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Judge denies bail, public defender to Bay Area man accused of spying for China

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SAN FRANCISCO — A U.S. judge said Wednesday that a California tour operator is a flight risk and denied him bail while he awaits trial on charges of carrying national security documents to officials in China.

U.S. Magistrate Judge Jacqueline Corley also ordered Xuehua Edward Peng to hire his own attorney, saying he had too many financial assets to qualify for a free public defender.

Peng, 56, appeared in U.S. District Court for Northern California after his arrest Friday at his Hayward home. He wore a red-orange jail uniform and used an interpreter to understand the judge and attorneys.

Peng has been charged with being an illegal foreign agent and delivering classified U.S. national security information to officials in China. Prosecutors have not disclosed the nature of the material. Peng has not entered a plea.

Assistant U.S. public defender Ellen Leonida argued in court for his release, saying Peng “has every motivation to stay here” and that his adult daughter and sister have offered their homes as bail guarantees.

The judge said she wasn’t satisfied that the presence of his family in California was enough to keep Peng from fleeing to China, where authorities say he has money, an apartment and a mistress.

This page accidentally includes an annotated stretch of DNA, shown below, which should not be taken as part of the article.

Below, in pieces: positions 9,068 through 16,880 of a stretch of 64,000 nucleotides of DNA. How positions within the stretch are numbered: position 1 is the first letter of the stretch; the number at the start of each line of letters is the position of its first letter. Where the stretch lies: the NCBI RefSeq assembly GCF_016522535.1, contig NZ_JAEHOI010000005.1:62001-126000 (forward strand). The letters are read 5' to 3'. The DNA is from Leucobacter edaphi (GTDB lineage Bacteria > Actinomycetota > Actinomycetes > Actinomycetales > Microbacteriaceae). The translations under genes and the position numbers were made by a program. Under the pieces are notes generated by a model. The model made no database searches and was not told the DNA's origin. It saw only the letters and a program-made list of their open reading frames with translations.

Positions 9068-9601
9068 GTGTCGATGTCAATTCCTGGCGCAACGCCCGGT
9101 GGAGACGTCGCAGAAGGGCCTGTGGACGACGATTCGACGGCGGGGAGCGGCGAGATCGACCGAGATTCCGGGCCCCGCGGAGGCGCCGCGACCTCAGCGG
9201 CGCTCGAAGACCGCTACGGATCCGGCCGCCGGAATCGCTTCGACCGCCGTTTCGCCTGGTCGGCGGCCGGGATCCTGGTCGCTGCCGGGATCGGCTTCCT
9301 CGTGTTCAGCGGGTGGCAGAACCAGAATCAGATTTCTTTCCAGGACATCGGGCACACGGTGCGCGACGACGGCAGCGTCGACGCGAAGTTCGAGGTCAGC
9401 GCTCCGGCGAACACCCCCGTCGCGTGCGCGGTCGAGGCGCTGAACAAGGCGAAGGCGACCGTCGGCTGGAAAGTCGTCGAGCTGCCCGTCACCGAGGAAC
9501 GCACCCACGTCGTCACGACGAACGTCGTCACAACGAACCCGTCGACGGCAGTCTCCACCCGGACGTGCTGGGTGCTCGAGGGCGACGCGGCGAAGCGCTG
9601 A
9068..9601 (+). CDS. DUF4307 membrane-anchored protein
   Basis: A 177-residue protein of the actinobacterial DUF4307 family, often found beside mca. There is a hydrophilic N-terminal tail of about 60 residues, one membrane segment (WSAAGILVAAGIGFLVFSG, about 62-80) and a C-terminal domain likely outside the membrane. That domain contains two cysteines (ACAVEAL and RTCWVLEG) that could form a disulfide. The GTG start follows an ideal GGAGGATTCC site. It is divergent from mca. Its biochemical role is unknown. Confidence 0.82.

Corley also told Peng that he will not be able to go through with the purchase of a new home.

Prosecutors say Peng participated in anonymous drops where he left money in hotel rooms in exchange for documents on a digital card provided by a person secretly working with the FBI.

He would then take the card and travel to Beijing to meet Chinese intelligence officers, prosecutors say.

Peng is a naturalized U.S. citizen who entered the country in 2001 on a temporary business visa. He has a background in mechanical engineering and is licensed in California as an acupuncturist.

Leonida has not returned messages seeking comment.

Public records list Peng as president of U.S. Tour and Travel in San Francisco, but no website for the company was found in an online search.

A neighbor described Peng as a quiet, friendly man who seemed to travel a lot and loved fancy cars.

Peng could face up to 10 years in prison and a $250,000 fine if convicted.

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